With a history spanning more’ than two and a half millennia and over 300 million adherents
worldwide, Buddhism is one of humankind’s most interesting and populous religions. While a
historical dictionary of Buddhism must consider the various periods, events, individuals,
circumstances, texts, and concepts from which the history of Buddhism takes its shape, it must also
consider the sacred sites in Buddhist geography, the festivals, rites, and rituals that configure
Buddhist religious practice, the manifestation of Buddhist religiosity as witnessed in biography, art,
and mythology, and the soteriological methods employed by Buddhists throughout their history.
This book provides a comprehensive framework for under- standing Buddhism as a historically
compelling -religion. Because the study of Buddhism is a difficult task, including so many varied
cultures, this volume seeks to assist the reader. by providing a carefully designed pronunciation guide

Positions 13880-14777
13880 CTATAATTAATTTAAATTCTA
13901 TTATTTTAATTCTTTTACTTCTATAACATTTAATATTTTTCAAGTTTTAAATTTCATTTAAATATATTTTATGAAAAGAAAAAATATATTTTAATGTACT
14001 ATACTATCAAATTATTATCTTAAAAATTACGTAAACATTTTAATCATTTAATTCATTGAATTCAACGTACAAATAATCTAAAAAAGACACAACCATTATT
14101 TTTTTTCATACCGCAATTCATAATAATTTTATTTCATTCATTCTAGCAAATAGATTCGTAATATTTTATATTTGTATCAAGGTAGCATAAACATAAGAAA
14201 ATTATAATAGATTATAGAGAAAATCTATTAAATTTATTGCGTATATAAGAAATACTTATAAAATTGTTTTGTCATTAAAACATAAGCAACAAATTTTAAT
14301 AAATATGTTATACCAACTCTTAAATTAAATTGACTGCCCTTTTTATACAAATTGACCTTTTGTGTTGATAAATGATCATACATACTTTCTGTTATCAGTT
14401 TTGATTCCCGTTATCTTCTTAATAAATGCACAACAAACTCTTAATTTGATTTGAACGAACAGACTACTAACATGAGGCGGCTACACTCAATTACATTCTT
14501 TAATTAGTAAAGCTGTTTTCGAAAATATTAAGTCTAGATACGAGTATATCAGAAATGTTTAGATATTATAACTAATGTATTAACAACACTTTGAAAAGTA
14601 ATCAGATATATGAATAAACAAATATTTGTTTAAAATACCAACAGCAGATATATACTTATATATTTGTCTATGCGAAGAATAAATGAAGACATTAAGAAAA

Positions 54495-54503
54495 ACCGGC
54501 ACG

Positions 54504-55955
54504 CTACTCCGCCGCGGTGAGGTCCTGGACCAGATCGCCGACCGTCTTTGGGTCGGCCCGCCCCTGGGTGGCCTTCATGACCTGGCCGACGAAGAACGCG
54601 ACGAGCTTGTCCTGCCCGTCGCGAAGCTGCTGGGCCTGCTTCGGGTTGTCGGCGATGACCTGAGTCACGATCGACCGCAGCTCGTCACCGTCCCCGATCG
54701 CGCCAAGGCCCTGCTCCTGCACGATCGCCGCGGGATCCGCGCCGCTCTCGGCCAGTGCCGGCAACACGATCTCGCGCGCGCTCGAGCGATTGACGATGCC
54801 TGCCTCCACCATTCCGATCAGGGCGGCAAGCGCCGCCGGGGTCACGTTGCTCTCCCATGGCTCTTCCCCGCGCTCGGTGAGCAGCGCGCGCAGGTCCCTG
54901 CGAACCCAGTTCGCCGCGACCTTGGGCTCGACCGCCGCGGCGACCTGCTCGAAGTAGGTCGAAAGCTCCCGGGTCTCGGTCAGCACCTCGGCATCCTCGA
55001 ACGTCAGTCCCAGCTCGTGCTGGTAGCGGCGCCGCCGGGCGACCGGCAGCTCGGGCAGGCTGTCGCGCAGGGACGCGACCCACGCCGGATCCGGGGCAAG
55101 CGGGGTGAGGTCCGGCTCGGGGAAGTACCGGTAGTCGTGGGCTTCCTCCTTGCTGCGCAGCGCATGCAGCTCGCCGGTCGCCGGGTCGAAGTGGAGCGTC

to Buddhist canonical languages, an overview of the Buddhist scriptures preserved in Pali, Chinese,
and Tibetan, a chronology of Buddhist history and an extensive introduction to the history, doctrine,
and community life of the religion. With an extremely comprehensive, topically organized
bibliography, perhaps the `most extensive of any book on Buddhism that not solely a
Charles S. Prebish is Associate Professor of Religious Studies, The Pennsylvania State
This new series of Historical Dictionaries of Religions, Philosophies, and Movements will eventually
cover all of the world’s major religions. It is thus fitting that the first volume should be devoted to
Buddhism, one of the oldest and also one that deserves to be much better known in the West. It is
increasingly gaining converts, and many aspects of it have become familiar (if not necessarily well
understood) beyond its original homeland. That makes this book particularly important and also
particularly difficult to write, for the author must convey beliefs and concepts that arose in other
cultures and were first expressed in other languages.